Simon's argument on why Stephan Dion and desire to see him as the next Liberal leader, and Prime Minister of Canada, rattled loose something that's been going on in my head ever since I read this article in Saturday's Globe and Mail about Bob Rae.
It isn't so much about Dion than it is about Rae. And that is my utter puzzlement with Rae's success so far in the Liberal leadership campaign.
Now, I understand that each candidate has his or her baggage. Most people will never admit it, but I'm sure part of Scott Brison's problem in this campaign is that he's gay. Dion's baggage is on how well liked he is in Quebec. Michael Ignatieff's is that he was out of Canada for the better part of 30 years and is a political rookie.
By the way, this baggage can be real or perceived. Maybe it's a good thing that Ignatieff was out of Canada so long and doesn't have his mind restricted by the way politicians tend to think, or the way governing is carried out in Canada. And I could give a shit if Brison is gay or not, as long as he could run the country effectively should he ever get the job.
But man, Rae has a two ton stone wrapped around his neck. How can you not destroy him in a federal election?
This is what baffles me when I look at polls saying he's looking pretty good to be the next leader of the Liberal party of Canada. I mean, he seems pretty smart, committed and a good debater. The fact that he actually has a chance to become the next leader says there must be something there that is making most Liberals abandon what I perceive to be common sense.
Because while you could make hay out of a guy crossing from the NDP to the Liberals, here's the thing you can crucify him on all day long - he nearly destroyed Ontario.
Yes, yes, there might have been extenuating circumstance. The economy was in a downturn, he was grossly unprepared for the job, and there was a grand conspiracy or some such thing against him. But the party he led is still widely reviled for nearly destroying the most powerful provincial economy in Canada. While he was leader, the province was a mess. People couldn't wait to vote him out. So much so that electing Mike Harris seemed like a really good idea at the time.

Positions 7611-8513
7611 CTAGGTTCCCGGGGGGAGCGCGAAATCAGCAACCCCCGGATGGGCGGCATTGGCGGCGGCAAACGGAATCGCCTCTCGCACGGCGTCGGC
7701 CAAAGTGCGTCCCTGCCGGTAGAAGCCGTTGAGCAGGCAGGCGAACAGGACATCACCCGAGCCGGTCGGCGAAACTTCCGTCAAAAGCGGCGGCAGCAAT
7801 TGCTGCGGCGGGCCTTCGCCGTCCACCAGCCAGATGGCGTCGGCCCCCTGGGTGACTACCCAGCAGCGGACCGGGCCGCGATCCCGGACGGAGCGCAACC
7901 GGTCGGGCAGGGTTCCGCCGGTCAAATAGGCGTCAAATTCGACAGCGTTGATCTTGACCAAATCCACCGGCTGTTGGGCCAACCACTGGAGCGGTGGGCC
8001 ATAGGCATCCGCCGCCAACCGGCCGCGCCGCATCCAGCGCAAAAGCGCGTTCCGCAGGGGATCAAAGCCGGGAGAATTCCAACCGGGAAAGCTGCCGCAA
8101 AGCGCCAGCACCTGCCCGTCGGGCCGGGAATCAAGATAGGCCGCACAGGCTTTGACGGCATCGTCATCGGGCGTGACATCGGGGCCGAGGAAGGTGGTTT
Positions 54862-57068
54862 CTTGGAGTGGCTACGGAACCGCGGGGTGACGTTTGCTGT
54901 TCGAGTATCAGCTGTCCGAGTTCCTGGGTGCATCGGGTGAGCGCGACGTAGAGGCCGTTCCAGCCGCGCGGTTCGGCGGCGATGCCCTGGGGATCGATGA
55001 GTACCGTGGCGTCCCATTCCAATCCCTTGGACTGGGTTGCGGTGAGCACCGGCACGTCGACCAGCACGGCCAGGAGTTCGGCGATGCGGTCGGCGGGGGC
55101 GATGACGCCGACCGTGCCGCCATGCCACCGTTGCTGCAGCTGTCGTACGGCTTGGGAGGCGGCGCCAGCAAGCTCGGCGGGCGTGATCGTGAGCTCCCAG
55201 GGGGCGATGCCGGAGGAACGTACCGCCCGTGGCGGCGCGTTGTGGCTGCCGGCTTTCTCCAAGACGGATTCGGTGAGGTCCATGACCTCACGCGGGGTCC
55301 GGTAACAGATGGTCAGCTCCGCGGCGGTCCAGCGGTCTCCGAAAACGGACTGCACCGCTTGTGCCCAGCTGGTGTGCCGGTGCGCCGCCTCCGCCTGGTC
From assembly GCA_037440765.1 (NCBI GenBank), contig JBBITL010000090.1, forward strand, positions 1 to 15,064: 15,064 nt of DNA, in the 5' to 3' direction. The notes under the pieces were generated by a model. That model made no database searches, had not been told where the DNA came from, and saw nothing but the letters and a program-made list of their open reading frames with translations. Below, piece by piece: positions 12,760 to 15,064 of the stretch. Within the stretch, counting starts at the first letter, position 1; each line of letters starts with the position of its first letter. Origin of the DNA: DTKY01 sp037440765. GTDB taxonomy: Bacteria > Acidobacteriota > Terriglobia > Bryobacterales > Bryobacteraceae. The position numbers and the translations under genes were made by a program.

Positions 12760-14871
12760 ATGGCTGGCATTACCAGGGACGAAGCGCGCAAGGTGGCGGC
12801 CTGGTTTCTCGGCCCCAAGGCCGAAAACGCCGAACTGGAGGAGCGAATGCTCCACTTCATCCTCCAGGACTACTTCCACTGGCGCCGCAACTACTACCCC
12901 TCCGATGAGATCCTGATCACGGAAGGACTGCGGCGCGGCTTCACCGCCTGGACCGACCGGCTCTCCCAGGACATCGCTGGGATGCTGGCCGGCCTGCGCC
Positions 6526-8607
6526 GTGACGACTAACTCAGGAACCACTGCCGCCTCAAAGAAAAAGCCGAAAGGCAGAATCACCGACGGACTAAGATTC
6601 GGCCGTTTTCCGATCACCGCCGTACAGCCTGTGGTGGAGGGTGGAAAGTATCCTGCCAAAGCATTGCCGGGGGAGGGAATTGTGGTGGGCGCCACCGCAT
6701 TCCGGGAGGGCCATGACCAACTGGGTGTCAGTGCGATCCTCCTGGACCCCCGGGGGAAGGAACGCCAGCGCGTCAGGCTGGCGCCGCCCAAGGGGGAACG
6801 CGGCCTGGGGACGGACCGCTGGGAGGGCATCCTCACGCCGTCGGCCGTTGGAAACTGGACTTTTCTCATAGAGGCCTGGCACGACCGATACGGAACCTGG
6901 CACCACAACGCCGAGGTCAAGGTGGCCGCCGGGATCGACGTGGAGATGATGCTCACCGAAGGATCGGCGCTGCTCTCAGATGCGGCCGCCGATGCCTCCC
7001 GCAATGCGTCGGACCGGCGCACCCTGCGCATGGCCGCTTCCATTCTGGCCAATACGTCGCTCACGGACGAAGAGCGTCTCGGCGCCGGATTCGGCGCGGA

If you're Stephen Harper, you must love this shit. I'm not sure how many of the current Liberal contenders are really the guy to bump Harper off (I found myself agreeing with him again the other day on the decision to put the budget surplus into the debt. It's getting a little scary how often I catch myself agreeing with Harper on things), but Rae must be a dream come through. You can just hammer home on Ontario during the entire campaign. "Elect this man and he will do to Canada what he did to Ontario."
Tada. There's your sound bite. There's your scare mongering. Doesn't matter if it's completely true or not. Doesn't matter if he's a completely changed and wiser man. Five weeks or so of that and its variations and you have a Conservative majority government.
This is why I don't understand why people are supporting Rae. I'm hardly a genius and I know this is coming. And that it will work awfully well, especially in "vote rich" (© Canadian Press) Ontario. So why do this to your party and yourselves? Because barring a miracle, Harper's complete self-destruction or something I'm just plain missing, I don't see how Rae can become prime minister.
That might be unfair. Maybe he's a hell of a guy and would do a great job. But politics aint about fair. It's about picking the right man or woman. It's about picking the person with the best strengths and the weakness you can at least defend against. And I don't see how Rae is going to be able to defend his record in Ontario. I really don't.